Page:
Nowadays, ramen is not profitable even if it costs 1,000 yen.

Restaurants, especially those offering single items such as noodles and rice bowls for ¥1,000 or less, generally have a high cost ratio and low profit margins, a so-called thin-margin business model. Generally, the cost of ingredients in a ramen restaurant is estimated to be around 30%, to which labor, ground rent, utilities, and other expenses are added, resulting in a final profit of about 10%. For a bowl of ramen costing 800 yen, the cost of ingredients is 240 yen and the profit is 80 yen.

However, in today’s ramen stores, especially privately owned ones, the cost-to-sales ratio of ingredients can reach 40% or even 50%. They spend money on ingredients in order to serve more delicious food. However, since the price is too high to sell, they sell at a low price. If the selling price is 800 yen and the cost-to-sales ratio is 50%, the price is 400 yen. If you want to reduce the cost ratio from 400 yen to 30%, the selling price should be about 1,300 yen.

Yudai Tsujita, founder of the popular ramen restaurant “Tsujita,” which has many branches in Japan and abroad, says that he would like to charge 1,500 yen for his ramen if he did not care about customer awareness. However, due to the “1,000 barrier,” he has not been able to charge the price he wants. Currently, the prices at the Tsujita Ochanomizu branch are 950 yen for “thick tsukemen” and 900 yen for “thick ramen.

I think the 1,000-yen barrier exists. For example, when salarymen and other customers decide how much they want to spend for lunch, I think that within 1,000 yen is a standard for them. In Japan, where there are many cheap and tasty products such as convenience stores and beef bowls, I think it is difficult to raise prices.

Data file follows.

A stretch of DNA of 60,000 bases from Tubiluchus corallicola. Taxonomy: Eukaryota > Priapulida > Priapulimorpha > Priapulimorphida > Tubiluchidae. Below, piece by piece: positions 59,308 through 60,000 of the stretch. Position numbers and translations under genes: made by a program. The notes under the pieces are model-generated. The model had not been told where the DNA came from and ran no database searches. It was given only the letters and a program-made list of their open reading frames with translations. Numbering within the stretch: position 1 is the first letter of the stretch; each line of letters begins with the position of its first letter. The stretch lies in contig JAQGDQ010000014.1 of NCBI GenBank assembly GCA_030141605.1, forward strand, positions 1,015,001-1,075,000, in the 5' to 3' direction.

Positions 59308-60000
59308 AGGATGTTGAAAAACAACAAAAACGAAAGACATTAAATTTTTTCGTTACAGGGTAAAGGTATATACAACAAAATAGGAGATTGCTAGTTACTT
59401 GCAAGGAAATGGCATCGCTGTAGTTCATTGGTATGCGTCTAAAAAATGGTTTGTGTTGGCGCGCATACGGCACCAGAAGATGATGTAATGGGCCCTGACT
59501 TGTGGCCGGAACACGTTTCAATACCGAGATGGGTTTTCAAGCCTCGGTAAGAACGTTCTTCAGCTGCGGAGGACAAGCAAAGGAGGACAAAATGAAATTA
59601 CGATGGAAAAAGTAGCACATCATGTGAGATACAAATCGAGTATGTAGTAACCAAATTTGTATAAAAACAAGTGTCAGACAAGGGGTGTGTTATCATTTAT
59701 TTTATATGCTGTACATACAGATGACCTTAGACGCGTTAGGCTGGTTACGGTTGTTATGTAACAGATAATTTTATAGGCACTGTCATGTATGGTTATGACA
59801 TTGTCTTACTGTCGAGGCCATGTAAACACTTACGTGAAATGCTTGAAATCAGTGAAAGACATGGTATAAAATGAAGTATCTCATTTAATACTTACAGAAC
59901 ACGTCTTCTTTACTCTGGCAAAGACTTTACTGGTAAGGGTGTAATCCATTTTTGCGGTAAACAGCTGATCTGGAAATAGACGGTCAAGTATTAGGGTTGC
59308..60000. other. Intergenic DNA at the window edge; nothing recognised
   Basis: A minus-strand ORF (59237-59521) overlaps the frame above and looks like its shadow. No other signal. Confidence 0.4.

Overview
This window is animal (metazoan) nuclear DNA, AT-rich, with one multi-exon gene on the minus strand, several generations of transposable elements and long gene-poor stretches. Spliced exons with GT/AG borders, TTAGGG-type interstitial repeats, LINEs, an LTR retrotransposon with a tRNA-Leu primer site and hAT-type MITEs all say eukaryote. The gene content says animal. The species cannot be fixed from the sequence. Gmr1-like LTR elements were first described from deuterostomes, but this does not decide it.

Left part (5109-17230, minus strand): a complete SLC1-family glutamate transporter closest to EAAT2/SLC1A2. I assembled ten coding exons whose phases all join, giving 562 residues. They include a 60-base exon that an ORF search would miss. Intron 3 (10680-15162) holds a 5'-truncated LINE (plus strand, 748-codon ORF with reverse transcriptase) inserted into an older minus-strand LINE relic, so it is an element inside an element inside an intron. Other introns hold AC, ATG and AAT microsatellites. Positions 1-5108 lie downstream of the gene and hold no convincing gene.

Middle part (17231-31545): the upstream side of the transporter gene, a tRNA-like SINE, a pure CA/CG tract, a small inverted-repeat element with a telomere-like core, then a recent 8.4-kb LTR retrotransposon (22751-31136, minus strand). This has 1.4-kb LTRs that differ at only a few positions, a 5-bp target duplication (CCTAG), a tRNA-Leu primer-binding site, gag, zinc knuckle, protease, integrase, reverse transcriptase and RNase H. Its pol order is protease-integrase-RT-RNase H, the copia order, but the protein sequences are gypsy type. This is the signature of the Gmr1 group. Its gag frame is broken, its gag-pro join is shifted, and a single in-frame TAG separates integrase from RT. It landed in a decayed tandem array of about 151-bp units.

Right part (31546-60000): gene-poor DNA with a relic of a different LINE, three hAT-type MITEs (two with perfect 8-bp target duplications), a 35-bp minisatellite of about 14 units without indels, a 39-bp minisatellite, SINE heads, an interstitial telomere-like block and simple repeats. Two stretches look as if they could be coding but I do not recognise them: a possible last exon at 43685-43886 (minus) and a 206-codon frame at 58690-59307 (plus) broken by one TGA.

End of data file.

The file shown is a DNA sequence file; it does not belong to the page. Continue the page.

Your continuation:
The popular ramen restaurant “Tsujita” has multiple locations in Japan and abroad. The price of “thick tsukemen” at the Ochanomizu branch is 950 yen.

Ken Watanabe, owner of the popular ryotei restaurant “Aburazan Sanso” (Fukuoka City), who also operates a ramen restaurant “Ramen-doro Maruhachi” on the premises of his ryotei, has set the price of a bowl of tonkotsu ramen at 1,000 yen. He has set the price at 1,000 yen for a bowl of tonkotsu ramen, an unusual price in Fukuoka, where the image of tonkotsu ramen as inexpensive is still very strong.

If you use frozen bones or a broth with little flavor, you can make it cheaper, but if you use fresh bones and try to serve a delicious dish, the price becomes this much. Of course, it took courage to charge 1,000 yen, but we prepare our ramen every day so that our customers don’t laugh at us for charging that price.

Ramen Restaurant Maruhachi (Fukuoka City) attracted attention by setting the price of a bowl of tonkotsu ramen at 1,000 yen in Fukuoka, where ramen is inexpensive.

Price hikes are inevitable due to soaring food and labor costs

Every day there are news reports of price hikes for food and other products due to soaring prices of crude oil and food ingredients. A complex combination of factors, including stagnant imports due to the spread of the new coronavirus, increased demand from China, and rising transportation costs, have caused the prices of all kinds of foodstuffs to soar.

The price of wheat is up, the price of meat is up, the price of vegetables is up, and the price of seasonings is up. In addition, labor costs are also rising. However, in the case of ramen stores, the existence of the “1,000-yen barrier” makes it difficult to raise prices. As a result, the increase in the cost of sales directly leads to a decrease in profits.